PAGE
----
This work was supported in part by the National Institute of Allergy and Infectious Diseases [grant number K01 AI122853 to JLM].
Sexually Transmitted Diseases
Sexual health, Sexually transmitted diseases -- Prevention
Change is constant in sexual health, as in health care more broadly. Novel pathogens are identified, epidemics emerge and reemerge, and new preventive and therapeutic agents are introduced and taken up by populations. On the other hand, some care strategies and practices fall by the wayside among clinicians and populations. Just as health and health care evolve, so too should the language that we use to describe them.
In this commentary, we express our concerns about the use of ambiguous and stigmatizing language when describing sexual behavior. A search on PubMed in September 2019 yielded over four thousand articles with “unsafe sex,” “risky sex,” “risky sexual behavior,” “high-risk sexual behavior,” or “sexual risk behavior” in the title or abstract alone, including papers recently published in STD and other leading journals.1–10 We propose that the language we use to describe sexual behavior should be updated to reflect the current landscape of sexual health and sexually transmitted infections (STIs). In 2014, at the request of HIV advocates, the Centers for Disease Control and Prevention agreed to discontinue the use of the phrase “unprotected sex,” opting for the more precise “condomless sex.”11 However, the continued use of ambiguous and stigmatizing language in the scientific literature points to the need for further action. We recommend that STD and other peer-reviewed journals, especially those that frequently publish content about sexual behavior, adopt an explicit policy to promote authors’ use of precise and neutral language when referring to sexual behaviors and potentially associated risks. We provide alternative language to support authors and journals in achieving these aims.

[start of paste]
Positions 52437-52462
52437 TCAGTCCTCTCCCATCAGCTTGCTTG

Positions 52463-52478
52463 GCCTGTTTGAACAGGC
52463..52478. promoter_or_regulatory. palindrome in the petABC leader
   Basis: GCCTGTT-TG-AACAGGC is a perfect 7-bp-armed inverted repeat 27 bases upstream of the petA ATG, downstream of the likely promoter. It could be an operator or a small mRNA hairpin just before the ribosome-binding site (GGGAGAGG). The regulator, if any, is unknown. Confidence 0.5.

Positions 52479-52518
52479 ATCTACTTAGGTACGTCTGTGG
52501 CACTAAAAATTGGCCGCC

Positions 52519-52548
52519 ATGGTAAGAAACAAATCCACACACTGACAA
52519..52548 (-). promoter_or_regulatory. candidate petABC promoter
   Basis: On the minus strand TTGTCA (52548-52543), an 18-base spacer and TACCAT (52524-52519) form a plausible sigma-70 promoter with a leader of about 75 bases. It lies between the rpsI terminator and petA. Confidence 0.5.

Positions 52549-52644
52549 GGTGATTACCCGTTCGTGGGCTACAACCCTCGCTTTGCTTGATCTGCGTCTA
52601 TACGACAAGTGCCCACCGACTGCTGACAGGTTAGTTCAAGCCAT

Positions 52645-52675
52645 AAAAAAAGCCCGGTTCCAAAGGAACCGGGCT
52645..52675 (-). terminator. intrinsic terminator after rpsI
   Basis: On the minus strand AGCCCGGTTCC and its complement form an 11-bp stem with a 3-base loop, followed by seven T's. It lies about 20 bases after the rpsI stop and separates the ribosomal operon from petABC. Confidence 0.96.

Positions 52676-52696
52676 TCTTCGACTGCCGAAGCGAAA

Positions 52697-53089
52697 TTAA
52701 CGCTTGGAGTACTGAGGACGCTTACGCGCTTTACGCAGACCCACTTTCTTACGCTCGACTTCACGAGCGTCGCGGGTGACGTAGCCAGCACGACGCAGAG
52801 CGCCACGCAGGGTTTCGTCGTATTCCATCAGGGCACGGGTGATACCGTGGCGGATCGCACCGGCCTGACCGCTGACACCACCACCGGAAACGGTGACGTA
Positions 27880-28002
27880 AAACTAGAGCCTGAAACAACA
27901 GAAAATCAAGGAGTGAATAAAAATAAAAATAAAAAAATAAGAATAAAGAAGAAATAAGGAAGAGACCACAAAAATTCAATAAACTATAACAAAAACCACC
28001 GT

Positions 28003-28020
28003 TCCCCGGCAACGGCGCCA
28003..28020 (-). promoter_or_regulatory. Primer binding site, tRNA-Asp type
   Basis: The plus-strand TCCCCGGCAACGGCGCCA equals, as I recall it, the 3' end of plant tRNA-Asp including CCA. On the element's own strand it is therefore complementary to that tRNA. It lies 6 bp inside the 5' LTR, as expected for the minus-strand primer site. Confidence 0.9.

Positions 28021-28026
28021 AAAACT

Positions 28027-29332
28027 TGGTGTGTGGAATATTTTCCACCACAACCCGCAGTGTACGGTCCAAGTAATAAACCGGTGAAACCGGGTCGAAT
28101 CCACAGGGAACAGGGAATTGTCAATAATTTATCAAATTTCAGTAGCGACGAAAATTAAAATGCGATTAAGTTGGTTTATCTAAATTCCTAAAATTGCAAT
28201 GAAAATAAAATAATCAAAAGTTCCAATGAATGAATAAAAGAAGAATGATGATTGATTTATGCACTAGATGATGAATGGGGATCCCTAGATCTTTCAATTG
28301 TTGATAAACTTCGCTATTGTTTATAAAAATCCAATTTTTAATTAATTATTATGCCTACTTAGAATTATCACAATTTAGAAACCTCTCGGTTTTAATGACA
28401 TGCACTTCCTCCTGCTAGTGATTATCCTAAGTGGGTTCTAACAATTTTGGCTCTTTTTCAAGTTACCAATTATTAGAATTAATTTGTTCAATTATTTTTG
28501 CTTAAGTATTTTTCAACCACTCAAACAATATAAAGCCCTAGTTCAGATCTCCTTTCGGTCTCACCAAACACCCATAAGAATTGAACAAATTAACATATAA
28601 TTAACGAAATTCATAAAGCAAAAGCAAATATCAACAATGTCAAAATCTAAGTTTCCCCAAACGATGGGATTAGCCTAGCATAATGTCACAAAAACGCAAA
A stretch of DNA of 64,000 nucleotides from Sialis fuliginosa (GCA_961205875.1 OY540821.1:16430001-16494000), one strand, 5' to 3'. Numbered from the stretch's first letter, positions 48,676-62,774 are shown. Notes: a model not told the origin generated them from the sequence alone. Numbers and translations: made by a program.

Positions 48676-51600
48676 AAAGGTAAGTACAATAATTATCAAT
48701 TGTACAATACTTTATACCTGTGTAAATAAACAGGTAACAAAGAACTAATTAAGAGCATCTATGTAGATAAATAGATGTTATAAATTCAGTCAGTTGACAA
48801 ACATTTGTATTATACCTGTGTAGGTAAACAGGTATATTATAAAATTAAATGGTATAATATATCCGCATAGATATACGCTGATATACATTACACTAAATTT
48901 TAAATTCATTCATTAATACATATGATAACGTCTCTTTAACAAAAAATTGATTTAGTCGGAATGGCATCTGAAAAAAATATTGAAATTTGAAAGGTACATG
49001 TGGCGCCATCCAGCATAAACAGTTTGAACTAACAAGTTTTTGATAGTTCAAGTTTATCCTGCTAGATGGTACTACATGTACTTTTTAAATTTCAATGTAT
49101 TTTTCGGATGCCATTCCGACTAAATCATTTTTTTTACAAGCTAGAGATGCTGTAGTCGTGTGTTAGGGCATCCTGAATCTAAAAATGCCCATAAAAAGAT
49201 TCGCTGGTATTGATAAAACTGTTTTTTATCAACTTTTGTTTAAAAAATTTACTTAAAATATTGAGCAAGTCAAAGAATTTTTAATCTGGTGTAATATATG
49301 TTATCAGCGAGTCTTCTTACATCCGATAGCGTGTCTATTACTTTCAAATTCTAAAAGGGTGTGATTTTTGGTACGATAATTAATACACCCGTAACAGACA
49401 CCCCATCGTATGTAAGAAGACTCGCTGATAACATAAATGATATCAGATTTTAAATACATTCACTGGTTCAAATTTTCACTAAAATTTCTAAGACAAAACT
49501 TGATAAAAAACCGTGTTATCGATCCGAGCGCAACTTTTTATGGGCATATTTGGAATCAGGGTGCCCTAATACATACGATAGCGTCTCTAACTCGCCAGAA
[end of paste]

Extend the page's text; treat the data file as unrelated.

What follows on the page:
Marcus, Julia L. and Snowden, Jonathan, "Words Matter: Putting an End to “Unsafe” and “Risky” Sex" (2019). OHSU-PSU School of Public Health Faculty Publications and Presentations. 296.